A simple discretization algorithm is to choose some threshold and any values below this threshold are given a value 0. Meanwhile any above this are given the value 1. For our threshold, we will compute the mean (average) value for that feature. To start with, we compute the mean for each feature:

attribute_means = X.mean(axis=0)

This will give us an array of length 4, which is the number of features we have. The first value is the mean of the values for the first feature and so on. Next, we use this to transform our dataset from one with continuous features to one with discrete categorical features:

X_d = np.array(X >= attribute_means, dtype='int')

We will use this new X_d dataset (for X discretized) for our training and testing, rather than the original dataset (X).

Implementing the OneR algorithm

OneR is a simple algorithm that simply predicts the class of a sample by finding the most frequent class for the feature values. OneR is a shorthand for One Rule, indicating we only use a single rule for this classification by choosing the feature with the best performance. While some of the later algorithms are significantly more complex, this simple algorithm has been shown to have good performance in a number of real-world datasets.

The algorithm starts by iterating over every value of every feature. For that value, count the number of samples from each class that have that feature value. Record the most frequent class for the feature value, and the error of that prediction.

For example, if a feature has two values, 0 and 1, we first check all samples that have the value 0. For that value, we may have 20 in class A, 60 in class B, and a further 20 in class C. The most frequent class for this value is B, and there are 40 instances that have difference classes. The prediction for this feature value is B with an error of 40, as there are 40 samples that have a different class from the prediction. We then do the same procedure for the value 1 for this feature, and then for all other feature value combinations.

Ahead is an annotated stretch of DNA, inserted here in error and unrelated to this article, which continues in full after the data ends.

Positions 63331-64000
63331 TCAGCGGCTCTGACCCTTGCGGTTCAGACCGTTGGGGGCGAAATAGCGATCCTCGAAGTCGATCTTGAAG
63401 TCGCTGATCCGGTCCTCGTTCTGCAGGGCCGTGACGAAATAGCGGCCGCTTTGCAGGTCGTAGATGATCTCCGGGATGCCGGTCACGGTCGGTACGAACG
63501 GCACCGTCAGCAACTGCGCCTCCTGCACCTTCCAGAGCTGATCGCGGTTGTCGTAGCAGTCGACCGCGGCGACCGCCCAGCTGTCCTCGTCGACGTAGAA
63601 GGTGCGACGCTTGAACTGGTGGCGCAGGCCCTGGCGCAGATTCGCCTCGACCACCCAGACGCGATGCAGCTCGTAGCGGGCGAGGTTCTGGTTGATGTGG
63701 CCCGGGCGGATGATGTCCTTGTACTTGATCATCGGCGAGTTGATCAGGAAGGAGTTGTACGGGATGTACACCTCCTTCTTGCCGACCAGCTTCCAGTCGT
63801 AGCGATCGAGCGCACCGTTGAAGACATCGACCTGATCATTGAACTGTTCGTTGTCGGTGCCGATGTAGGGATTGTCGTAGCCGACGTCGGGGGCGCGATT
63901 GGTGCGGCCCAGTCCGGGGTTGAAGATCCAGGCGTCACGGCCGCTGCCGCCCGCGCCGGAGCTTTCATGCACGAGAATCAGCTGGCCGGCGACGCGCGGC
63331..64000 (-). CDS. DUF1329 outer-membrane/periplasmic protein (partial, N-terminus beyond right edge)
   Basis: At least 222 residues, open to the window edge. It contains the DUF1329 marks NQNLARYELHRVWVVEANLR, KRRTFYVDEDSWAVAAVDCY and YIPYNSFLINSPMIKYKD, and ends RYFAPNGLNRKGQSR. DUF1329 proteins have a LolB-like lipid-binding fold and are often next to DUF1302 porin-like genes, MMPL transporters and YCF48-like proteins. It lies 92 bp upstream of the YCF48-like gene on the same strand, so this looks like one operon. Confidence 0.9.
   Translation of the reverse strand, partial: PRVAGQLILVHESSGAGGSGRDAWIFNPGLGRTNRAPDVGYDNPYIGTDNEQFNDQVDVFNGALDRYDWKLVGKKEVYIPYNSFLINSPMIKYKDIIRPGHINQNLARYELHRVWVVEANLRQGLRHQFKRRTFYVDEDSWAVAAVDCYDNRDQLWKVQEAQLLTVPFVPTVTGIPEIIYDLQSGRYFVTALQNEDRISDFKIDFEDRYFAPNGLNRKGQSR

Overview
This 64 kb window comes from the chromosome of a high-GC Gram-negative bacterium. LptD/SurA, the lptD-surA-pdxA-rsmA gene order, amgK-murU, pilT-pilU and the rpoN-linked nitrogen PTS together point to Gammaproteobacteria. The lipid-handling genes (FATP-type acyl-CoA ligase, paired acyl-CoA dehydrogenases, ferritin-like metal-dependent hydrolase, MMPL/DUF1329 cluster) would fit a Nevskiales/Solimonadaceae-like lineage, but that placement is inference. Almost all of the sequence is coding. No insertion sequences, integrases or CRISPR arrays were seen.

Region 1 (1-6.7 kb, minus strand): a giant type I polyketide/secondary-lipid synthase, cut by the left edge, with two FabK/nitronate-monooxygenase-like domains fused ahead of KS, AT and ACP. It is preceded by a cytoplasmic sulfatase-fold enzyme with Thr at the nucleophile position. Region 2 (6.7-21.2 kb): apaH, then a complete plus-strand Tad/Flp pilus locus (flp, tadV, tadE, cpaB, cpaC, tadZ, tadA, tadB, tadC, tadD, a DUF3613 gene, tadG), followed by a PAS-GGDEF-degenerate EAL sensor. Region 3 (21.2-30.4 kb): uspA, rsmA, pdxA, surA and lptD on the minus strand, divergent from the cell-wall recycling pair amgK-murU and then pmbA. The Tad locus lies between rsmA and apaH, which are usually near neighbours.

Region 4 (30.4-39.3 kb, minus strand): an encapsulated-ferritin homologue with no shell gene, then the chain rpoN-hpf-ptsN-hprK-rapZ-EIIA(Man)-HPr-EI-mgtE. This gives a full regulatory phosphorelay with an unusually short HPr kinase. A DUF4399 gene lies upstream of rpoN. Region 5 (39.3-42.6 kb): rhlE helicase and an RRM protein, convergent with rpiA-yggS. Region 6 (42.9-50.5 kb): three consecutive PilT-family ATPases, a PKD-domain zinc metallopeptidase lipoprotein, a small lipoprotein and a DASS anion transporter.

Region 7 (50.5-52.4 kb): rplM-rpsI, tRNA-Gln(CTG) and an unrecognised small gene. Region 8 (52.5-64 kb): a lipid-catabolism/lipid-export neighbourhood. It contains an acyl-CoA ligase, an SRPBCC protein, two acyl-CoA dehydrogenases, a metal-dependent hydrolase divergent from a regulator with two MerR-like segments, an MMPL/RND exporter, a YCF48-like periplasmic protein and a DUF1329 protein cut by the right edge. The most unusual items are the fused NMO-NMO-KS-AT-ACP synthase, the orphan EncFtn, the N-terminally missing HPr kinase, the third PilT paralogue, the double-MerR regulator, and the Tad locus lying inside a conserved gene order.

Once all of these combinations are computed, we compute the error for each feature by summing up the errors for all values for that feature. The feature with the lowest total error is chosen as the One Rule and then used to classify other instances.

In code, we will first create a function that computes the class prediction and error for a specific feature value. We have two necessary imports, defaultdict and itemgetter, that we used in earlier code:

from collections import defaultdict
from operator import itemgetter

Next, we create the function definition, which needs the dataset, classes, the index of the feature we are interested in, and the value we are computing:

def train_feature_value(X, y_true, feature_index, value):

We then iterate over all the samples in our dataset, counting the actual classes for each sample with that feature value:

    class_counts = defaultdict(int)
    for sample, y in zip(X, y_true):
        if sample[feature_index] == value:
            class_counts[y] += 1

We then find the most frequently assigned class by sorting the class_counts dictionary and finding the highest value:

    sorted_class_counts = sorted(class_counts.items(), key=itemgetter(1), reverse=True) most_frequent_class = sorted_class_counts[0][0]

Finally, we compute the error of this rule. In the OneR algorithm, any sample with this feature value would be predicted as being the most frequent class. Therefore, we compute the error by summing up the counts for the other classes (not the most frequent). These represent training samples that this rule does not work on:

incorrect_predictions = [class_count for class_value, class_count 
in class_counts.items()
if class_value != most_frequent_class]
error = sum(incorrect_predictions)

Finally, we return both the predicted class for this feature value and the number of incorrectly classified training samples, the error, of this rule:

    return most_frequent_class, error

With this function, we can now compute the error for an entire feature by looping over all the values for that feature, summing the errors, and recording the predicted classes for each value.